John Cena, the star of Fast & Furious and a professional wrestler, began learning Mandarin Chinese about a decade ago.
However, he landed himself into problems in mainland China this month by flaunting his linguistic prowess in Taiwan.
Cena apologized on Tuesday for referring to Taiwan as “a country” in an interview with a Taiwanese broadcaster earlier this month, saying it was inappropriate.
“I must admit that I made a mistake just now. It’s vital because I love and appreciate Chinese people,” Cena told his 600,000 Chinese Weibo followers. “I apologize profusely for my errors. Sorry for the inconvenience. Sorry for the inconvenience. Please accept my sincere apologies. You must realize that I adore and appreciate China and the Chinese people.”
China considers Taiwan to be an intrinsic part of its own territory and denies that the self-governing island is a separate country.
The international rhetoric surrounding Taiwan has been more heated in recent years. An increasing number of people and corporations are interested in determining Taiwan’s status.
The 17-time WWE champion is the latest high-profile Westerner to find himself in the heart of a political and public opinion tempest.
Cena sparked the debate when he told Taiwanese network TVBS in Mandarin earlier this month that “Taiwan is the first place that can watch F9,” referring to his newest film Fast & Furious 9.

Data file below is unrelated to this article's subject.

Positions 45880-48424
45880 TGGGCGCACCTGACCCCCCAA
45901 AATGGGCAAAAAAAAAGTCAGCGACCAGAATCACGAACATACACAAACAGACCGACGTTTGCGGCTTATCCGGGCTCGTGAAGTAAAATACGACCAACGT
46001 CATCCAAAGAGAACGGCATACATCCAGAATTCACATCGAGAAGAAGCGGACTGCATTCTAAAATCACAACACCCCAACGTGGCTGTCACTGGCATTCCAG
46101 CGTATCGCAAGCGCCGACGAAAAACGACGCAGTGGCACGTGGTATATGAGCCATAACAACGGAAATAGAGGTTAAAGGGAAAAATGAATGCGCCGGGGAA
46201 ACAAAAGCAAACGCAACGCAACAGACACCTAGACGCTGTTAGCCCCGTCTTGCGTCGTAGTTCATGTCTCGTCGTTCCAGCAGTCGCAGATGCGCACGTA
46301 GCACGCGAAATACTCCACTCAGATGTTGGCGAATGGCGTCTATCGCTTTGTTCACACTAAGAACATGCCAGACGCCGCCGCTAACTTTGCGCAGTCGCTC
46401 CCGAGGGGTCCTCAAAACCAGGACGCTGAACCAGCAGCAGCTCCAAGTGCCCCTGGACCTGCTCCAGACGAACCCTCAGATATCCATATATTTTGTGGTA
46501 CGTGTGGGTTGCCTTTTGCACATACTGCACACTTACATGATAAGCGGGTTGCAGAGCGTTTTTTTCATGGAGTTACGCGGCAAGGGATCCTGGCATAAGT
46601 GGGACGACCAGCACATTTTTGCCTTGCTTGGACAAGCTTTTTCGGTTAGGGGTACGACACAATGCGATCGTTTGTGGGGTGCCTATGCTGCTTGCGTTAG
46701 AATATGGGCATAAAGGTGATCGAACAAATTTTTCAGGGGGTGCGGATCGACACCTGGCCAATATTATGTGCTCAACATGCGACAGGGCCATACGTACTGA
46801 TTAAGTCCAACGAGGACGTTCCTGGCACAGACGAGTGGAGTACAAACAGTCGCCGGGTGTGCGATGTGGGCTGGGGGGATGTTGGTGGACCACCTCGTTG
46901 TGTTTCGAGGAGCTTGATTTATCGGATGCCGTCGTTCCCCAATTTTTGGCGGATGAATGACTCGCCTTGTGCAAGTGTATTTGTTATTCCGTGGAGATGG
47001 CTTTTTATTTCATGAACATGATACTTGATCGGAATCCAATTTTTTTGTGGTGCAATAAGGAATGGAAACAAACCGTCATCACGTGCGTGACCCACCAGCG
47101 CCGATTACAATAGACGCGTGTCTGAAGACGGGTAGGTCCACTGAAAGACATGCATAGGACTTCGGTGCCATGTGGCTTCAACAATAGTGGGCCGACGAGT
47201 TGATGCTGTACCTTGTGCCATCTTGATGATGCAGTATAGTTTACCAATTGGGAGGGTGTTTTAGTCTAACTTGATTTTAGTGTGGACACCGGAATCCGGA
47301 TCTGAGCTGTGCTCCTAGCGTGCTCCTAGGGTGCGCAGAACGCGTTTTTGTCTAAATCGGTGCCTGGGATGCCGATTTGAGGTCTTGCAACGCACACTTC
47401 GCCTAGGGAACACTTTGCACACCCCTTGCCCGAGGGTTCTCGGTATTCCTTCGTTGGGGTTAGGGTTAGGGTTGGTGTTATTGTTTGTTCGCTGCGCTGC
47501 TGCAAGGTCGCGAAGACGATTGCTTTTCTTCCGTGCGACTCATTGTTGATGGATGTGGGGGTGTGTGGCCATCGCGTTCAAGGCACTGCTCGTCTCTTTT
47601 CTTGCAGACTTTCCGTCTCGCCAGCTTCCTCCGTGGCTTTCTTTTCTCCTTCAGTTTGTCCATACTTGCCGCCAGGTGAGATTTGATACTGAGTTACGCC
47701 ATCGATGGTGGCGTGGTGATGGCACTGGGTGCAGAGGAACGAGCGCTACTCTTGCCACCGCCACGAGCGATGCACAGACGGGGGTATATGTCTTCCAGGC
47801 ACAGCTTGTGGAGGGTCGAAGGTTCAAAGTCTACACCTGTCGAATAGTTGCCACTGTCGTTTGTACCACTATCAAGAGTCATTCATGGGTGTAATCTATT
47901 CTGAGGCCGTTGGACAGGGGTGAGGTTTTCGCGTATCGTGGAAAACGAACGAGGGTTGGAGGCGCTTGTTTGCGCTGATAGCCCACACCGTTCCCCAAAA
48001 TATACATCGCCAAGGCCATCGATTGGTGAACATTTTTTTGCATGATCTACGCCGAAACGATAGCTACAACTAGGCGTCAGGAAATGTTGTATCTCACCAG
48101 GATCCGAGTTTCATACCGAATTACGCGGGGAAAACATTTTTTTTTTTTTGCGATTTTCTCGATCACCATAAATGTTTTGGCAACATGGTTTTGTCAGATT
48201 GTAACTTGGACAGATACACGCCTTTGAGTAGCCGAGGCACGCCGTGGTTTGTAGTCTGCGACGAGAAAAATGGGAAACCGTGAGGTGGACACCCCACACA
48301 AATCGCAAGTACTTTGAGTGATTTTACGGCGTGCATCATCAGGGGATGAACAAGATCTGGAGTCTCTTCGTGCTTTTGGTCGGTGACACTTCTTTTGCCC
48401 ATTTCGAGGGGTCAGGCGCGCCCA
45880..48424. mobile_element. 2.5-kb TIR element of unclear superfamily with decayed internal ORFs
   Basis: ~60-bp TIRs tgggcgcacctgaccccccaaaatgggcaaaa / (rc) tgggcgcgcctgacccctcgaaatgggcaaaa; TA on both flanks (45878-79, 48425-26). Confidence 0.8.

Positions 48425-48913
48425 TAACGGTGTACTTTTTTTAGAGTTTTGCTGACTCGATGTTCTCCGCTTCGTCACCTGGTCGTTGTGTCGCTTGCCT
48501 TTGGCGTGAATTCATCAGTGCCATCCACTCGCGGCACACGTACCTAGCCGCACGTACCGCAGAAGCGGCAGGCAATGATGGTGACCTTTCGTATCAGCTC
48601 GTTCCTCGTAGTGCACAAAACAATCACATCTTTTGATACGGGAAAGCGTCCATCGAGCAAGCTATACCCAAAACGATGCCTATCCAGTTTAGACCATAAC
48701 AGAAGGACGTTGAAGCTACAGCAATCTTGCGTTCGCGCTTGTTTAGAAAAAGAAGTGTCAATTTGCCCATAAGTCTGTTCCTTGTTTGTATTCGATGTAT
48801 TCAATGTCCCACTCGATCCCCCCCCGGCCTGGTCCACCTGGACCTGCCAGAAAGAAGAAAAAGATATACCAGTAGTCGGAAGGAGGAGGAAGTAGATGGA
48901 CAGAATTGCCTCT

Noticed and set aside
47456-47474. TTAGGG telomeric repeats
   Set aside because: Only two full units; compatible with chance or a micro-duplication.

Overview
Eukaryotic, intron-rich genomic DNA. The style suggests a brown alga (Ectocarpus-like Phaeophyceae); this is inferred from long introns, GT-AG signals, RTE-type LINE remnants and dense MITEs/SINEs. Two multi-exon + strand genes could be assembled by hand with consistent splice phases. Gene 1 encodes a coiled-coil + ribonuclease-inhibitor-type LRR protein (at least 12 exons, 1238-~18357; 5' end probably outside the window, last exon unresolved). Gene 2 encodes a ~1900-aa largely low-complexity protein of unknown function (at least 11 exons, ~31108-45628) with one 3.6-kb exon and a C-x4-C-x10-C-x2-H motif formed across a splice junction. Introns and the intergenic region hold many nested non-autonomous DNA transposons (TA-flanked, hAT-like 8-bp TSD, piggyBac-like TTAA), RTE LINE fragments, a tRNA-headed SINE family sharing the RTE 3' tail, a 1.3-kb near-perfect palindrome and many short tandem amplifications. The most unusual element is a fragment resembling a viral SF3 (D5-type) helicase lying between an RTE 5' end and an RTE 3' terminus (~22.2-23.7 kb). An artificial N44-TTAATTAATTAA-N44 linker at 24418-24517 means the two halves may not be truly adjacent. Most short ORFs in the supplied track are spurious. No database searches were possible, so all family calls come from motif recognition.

China has the largest movie market in the world.
The picture, which has yet to be released in the United States, grossed at least $135.6 million in China alone during the weekend, making it one of the greatest opening weekends for a Hollywood film since the coronavirus outbreak.
Lead actor Vin Diesel told state-owned Xinhua news agency that the film opened in China a month before it was released in the United States because the producers and investors consider China as their family.
“It’s a gesture of gratitude to the family,” he explained.
Cena said in the same Xinhua interview that a portion of the next Fast and Furious film “will be filmed in China.”
The story of Cena’s Mandarin apologies has become one of the most talked-about items on Weibo on Tuesday. Nearly 840,000 people have seen the hashtag ‘John Cena apologizes in Chinese after declaring Taiwan a country.’
More than 10,000 people responded to his apology video with comments.
Others were unimpressed, while some acknowledged their understanding. “… You’re being deceptive. “You cannot eat Chinese rice while smashing Chinese pots,” Mu Rao Feng wrote.
“If you don’t declare ‘Taiwan is a part of China’ in Mandarin, we won’t accept it,” Tai Wa Dai Shi stated. More than 7,300 people have liked the comment, with over 1,000 more following up.